Integrate Your Amazon Lex Bot with Any Messaging Service
Is your Amazon Lex chatbot ready to talk to the world? When it is, chances are that you’ll want it to be able to interact with as many users as possible. Amazon Lex offers built-in integration with Facebook, Slack and Twilio. But what if you want to connect to a messaging service that isn’t supported? Well, there’s an API for that–the Amazon Lex API. In this post, I show how to integrate an Amazon Lex bot with an external messaging service by using Twilio Programmable SMS as the example service.
You can integrate any messaging service that provides the right APIs with Amazon Lex using the design pattern described in this post. The solution includes a serverless middle tier or a preprocessing layer “in front of” Amazon Lex. This is useful if you want to incorporate Amazon Lex as another building block into your systems. For example, if you’re in an enterprise, you could use this solution to implement custom message routing to specialized bots developed by different business units.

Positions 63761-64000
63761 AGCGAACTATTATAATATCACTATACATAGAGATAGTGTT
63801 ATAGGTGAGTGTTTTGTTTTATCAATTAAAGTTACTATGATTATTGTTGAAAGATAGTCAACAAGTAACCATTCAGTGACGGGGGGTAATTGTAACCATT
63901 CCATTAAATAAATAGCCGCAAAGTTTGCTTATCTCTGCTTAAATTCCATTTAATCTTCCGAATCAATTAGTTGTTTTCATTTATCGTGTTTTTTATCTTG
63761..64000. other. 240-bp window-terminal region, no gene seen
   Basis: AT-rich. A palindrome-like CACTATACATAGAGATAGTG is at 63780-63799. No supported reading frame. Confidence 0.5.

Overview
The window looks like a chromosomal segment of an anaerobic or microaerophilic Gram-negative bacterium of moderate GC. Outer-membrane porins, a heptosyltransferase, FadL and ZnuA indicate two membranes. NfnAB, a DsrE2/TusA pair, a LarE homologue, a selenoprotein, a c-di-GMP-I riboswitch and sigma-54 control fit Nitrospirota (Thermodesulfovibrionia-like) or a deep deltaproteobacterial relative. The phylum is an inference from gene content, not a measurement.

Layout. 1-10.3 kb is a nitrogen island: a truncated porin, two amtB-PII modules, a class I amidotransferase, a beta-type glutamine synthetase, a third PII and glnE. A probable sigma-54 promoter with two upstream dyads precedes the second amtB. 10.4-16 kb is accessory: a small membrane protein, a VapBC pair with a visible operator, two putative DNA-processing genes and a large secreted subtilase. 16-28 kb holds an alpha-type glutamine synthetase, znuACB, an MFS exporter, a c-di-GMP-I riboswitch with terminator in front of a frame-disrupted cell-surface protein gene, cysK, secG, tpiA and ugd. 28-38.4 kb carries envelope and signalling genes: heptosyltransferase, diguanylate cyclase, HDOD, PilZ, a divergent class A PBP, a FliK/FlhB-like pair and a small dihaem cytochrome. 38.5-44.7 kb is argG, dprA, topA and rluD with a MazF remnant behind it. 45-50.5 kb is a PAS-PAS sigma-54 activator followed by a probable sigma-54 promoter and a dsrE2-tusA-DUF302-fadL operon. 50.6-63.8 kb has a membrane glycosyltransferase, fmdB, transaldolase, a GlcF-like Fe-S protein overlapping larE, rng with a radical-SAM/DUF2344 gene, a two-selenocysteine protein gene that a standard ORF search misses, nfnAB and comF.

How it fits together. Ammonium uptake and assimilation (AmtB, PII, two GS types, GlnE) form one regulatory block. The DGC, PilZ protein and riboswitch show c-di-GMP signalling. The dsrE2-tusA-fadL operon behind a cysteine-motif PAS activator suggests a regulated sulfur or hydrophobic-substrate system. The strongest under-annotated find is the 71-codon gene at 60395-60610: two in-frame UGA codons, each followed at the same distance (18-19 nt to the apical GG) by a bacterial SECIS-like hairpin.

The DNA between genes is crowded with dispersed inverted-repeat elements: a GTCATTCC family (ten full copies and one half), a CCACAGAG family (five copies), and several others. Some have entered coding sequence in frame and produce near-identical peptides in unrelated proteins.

For simpler uses cases, the built-in integration for Twilio in the Amazon Lex console might be a better option.
Architecture and message flow
For this integration, I chose a serverless architecture that uses Amazon API Gateway and AWS Lambda to robustly and scalably integrate the Amazon Lex bot with the Twilio messaging service. Going serverless means that you don’t have to worry about managing individual instances, and that you incur costs only for the resources that your application uses. API Gateway provides the secure API endpoint for a Lambda function that implements your business logic.
Before diving into the details, let’s examine how messages flow between the end user and your bot:
- The end user sends an SMS text to your Twilio number.